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Opinion

Six tips on scheduling your interview at the embassy

IMMIGRATION CORNER - Michael J. Gurfinkel - The Philippine Star

So many people have been waiting for months or years for their interview at the embassy. The COVID-19 pandemic, with the shut downs, lockdowns, as well as the immigration ban, created tremendous backlogs and increased waiting times.

Is there something that you can do to speed up your interview? While the following tips will not “guarantee” your interview will be immediately scheduled, they could help facilitate or increase your chances:

Monitor your priority date. If your priority date is earlier than the dates for filing or application filing date chart, then you should already be receiving notices from the NVC (National Visa Center) to start preparing your paperwork.

If your priority date is earlier than the final action date, that means your priority date is current and you are eligible for your visa already. If you have not received a notice from the NVC, then you really should check to see what happened and why you have not received those notices.

Make sure to keep the NVC or embassy informed of any change in your contact information. This includes your address, phone number or email. If you move, notices may be sent to the last address they have on file for you and you’re typically given one year to respond, or your case will be terminated. If you move but never advised the NVC or embassy of your new address, you may find that your case has been canceled.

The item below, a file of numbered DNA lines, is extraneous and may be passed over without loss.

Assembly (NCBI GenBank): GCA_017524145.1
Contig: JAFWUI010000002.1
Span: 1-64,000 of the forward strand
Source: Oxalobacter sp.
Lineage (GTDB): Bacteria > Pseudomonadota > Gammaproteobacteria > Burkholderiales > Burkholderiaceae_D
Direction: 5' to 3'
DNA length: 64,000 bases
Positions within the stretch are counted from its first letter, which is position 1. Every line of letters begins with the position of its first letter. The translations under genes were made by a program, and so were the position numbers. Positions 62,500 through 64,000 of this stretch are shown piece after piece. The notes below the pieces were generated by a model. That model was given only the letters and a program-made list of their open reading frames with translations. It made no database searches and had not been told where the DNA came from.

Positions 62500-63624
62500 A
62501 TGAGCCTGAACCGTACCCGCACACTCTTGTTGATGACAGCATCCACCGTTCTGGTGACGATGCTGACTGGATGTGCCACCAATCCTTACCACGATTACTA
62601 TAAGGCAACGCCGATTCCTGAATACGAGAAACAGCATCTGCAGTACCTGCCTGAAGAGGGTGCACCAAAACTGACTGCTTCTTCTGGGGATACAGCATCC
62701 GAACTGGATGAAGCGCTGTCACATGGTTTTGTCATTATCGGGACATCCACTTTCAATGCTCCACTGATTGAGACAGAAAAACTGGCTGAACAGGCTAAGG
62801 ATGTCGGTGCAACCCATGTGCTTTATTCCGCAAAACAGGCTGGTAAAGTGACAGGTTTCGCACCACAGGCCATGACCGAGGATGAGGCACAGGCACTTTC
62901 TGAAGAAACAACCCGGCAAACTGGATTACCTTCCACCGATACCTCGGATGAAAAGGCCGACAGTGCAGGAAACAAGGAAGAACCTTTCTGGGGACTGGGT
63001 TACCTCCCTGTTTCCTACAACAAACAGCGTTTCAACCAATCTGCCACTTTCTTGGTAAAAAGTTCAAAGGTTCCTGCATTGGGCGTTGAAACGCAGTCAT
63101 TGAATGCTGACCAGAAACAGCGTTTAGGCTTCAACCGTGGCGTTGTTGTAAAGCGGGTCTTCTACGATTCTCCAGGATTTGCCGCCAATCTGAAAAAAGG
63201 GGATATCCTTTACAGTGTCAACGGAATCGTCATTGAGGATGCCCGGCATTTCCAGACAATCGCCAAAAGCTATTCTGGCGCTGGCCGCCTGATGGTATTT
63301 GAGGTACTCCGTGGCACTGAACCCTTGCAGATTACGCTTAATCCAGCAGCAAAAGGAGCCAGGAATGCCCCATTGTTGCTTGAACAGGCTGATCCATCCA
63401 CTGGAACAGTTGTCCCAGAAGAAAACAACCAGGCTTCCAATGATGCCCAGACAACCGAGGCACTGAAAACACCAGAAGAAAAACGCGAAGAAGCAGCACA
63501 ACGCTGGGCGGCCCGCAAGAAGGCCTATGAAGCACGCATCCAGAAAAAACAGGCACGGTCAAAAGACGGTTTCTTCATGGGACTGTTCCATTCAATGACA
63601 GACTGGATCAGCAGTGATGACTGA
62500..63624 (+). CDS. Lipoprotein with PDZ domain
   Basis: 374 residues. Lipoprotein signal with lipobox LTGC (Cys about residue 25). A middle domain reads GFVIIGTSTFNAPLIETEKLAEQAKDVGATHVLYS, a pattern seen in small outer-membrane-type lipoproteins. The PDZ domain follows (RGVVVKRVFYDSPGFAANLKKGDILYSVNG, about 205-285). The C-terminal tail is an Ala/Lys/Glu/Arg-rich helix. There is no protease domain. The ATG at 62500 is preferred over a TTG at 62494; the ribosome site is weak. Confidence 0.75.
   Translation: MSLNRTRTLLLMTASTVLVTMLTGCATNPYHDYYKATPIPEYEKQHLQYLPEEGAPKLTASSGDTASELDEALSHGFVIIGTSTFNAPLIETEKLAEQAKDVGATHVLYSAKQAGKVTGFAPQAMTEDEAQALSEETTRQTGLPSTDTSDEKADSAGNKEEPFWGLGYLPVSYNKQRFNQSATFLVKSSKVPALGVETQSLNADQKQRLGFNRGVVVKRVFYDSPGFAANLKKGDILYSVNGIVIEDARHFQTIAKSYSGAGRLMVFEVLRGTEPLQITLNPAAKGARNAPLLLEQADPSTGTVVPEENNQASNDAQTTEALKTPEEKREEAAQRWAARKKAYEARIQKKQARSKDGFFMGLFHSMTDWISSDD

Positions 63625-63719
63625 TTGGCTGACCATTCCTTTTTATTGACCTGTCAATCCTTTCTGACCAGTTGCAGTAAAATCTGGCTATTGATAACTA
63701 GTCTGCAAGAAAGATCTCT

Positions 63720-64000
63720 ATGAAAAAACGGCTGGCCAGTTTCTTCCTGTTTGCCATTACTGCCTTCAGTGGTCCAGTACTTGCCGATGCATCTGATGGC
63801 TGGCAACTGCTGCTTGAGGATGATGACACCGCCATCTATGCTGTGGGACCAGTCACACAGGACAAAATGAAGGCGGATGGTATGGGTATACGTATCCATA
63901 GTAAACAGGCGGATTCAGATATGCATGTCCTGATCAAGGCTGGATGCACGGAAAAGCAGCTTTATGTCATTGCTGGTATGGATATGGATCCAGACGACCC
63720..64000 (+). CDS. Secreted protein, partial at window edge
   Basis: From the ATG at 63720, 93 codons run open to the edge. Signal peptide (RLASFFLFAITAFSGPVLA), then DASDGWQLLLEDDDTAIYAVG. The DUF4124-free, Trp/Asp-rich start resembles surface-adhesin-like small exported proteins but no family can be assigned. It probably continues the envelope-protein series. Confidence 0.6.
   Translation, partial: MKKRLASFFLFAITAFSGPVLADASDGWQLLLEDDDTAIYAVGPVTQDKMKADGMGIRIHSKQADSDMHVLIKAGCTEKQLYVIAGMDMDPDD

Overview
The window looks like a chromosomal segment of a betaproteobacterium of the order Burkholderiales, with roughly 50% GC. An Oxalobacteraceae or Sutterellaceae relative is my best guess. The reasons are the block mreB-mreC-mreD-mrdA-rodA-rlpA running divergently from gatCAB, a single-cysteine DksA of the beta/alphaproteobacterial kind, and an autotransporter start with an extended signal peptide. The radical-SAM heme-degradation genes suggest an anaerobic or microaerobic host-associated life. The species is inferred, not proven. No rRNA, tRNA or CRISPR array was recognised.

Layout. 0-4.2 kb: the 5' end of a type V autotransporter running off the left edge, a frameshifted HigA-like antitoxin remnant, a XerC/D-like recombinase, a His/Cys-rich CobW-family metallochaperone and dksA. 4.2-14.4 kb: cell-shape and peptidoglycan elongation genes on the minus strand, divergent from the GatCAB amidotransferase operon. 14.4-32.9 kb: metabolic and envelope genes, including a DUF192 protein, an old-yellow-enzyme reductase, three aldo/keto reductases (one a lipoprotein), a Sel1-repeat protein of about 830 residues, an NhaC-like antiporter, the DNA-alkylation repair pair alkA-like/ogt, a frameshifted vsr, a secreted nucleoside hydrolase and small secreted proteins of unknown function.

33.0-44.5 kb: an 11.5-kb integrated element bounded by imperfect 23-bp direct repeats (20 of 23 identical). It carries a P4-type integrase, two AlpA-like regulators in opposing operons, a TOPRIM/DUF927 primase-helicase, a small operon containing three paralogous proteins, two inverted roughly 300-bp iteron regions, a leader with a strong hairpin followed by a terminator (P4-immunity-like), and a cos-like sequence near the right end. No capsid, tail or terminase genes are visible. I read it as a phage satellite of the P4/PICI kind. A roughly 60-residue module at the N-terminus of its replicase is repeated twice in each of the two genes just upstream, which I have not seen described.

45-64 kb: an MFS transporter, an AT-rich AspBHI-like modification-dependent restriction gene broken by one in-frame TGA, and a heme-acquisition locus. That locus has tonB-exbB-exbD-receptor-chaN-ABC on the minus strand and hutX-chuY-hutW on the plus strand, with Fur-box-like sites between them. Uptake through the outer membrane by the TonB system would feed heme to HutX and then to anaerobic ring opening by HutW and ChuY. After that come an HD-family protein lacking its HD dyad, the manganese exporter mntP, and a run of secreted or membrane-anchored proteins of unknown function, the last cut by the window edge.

Be aware that it is not the NVC‘s job or duty to keep track of your case, your change of address or try to find or track you down, and you should not wait to hear from them if your priority date is current. I have come across many cases where the person’s priority date was current for many years, but the family took no action on the case because they were waiting for the NVC. If your priority date is current, you should look into the matter as to why you were not receiving notices, or risk having your case terminated.

Make sure you are documentarily complete. If you submitted your fees and forms and you are waiting for your interview date, make sure you have received confirmation from NVC that your case is “documentarily complete,” meaning the NVC or embassy has acknowledged you have submitted all the appropriate forms and fees. If your case is not documentarily complete, you will not be queued up for an interview, even if your priority date is current.

(To be continued)

COVID-19

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